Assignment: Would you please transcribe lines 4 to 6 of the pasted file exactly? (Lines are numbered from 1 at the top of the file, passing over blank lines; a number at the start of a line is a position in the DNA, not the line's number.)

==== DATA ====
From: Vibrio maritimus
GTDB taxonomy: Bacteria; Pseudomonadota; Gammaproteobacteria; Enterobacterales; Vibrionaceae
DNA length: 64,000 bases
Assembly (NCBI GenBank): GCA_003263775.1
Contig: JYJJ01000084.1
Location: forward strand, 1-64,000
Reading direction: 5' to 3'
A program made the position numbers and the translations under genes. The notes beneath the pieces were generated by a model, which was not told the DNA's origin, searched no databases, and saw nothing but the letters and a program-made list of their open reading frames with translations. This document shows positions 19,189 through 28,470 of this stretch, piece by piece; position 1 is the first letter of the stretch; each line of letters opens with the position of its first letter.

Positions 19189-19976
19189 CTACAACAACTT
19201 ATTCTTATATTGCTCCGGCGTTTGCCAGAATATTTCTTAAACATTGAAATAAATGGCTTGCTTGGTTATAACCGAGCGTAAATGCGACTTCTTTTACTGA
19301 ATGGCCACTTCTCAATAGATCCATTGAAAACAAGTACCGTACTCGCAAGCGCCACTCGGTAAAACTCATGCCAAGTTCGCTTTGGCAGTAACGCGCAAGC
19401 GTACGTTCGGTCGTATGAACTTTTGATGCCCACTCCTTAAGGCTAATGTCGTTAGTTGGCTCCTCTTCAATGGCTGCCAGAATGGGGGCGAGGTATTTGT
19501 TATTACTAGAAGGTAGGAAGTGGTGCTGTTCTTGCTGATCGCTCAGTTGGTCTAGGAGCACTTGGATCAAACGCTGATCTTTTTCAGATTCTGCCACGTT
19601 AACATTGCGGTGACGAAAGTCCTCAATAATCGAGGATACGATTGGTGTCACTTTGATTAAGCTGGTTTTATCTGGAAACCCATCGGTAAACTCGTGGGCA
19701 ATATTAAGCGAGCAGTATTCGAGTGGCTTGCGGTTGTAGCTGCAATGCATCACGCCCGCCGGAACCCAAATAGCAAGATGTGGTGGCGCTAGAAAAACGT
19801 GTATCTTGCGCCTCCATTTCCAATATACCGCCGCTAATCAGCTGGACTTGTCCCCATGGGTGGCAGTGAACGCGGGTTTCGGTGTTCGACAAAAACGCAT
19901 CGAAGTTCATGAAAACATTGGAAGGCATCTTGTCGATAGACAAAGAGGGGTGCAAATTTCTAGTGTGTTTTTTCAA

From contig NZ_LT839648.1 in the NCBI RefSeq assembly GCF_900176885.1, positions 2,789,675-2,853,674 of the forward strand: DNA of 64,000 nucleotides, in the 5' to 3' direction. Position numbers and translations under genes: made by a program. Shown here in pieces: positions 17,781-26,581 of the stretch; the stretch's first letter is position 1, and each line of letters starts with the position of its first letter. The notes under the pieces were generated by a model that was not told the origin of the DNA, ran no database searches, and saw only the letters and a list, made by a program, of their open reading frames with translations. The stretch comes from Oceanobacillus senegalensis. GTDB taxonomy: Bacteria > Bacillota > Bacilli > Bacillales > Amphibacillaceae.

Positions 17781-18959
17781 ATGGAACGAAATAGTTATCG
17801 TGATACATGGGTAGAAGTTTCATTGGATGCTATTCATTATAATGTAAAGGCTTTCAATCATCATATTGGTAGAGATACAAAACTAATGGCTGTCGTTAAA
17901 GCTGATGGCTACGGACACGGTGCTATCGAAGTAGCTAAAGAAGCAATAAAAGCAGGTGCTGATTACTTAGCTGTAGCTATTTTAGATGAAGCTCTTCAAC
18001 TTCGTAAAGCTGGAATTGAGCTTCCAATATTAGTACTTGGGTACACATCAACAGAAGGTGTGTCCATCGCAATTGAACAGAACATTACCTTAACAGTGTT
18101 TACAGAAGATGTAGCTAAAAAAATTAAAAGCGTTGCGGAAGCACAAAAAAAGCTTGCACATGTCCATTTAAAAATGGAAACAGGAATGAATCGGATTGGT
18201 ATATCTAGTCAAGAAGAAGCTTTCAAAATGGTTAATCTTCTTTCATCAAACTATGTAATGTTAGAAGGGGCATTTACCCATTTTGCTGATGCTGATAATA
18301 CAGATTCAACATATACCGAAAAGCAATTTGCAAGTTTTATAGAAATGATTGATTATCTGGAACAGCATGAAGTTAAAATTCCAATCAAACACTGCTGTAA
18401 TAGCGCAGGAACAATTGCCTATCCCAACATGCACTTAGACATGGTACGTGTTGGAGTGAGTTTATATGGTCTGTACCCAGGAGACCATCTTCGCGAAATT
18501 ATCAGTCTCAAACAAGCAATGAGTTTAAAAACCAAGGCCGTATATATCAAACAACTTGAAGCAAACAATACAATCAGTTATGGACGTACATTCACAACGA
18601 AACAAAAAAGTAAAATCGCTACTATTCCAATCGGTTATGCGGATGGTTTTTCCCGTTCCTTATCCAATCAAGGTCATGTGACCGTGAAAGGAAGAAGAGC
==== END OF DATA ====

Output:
Assembly (NCBI GenBank): GCA_003263775.1
Contig: JYJJ01000084.1
Location: forward strand, 1-64,000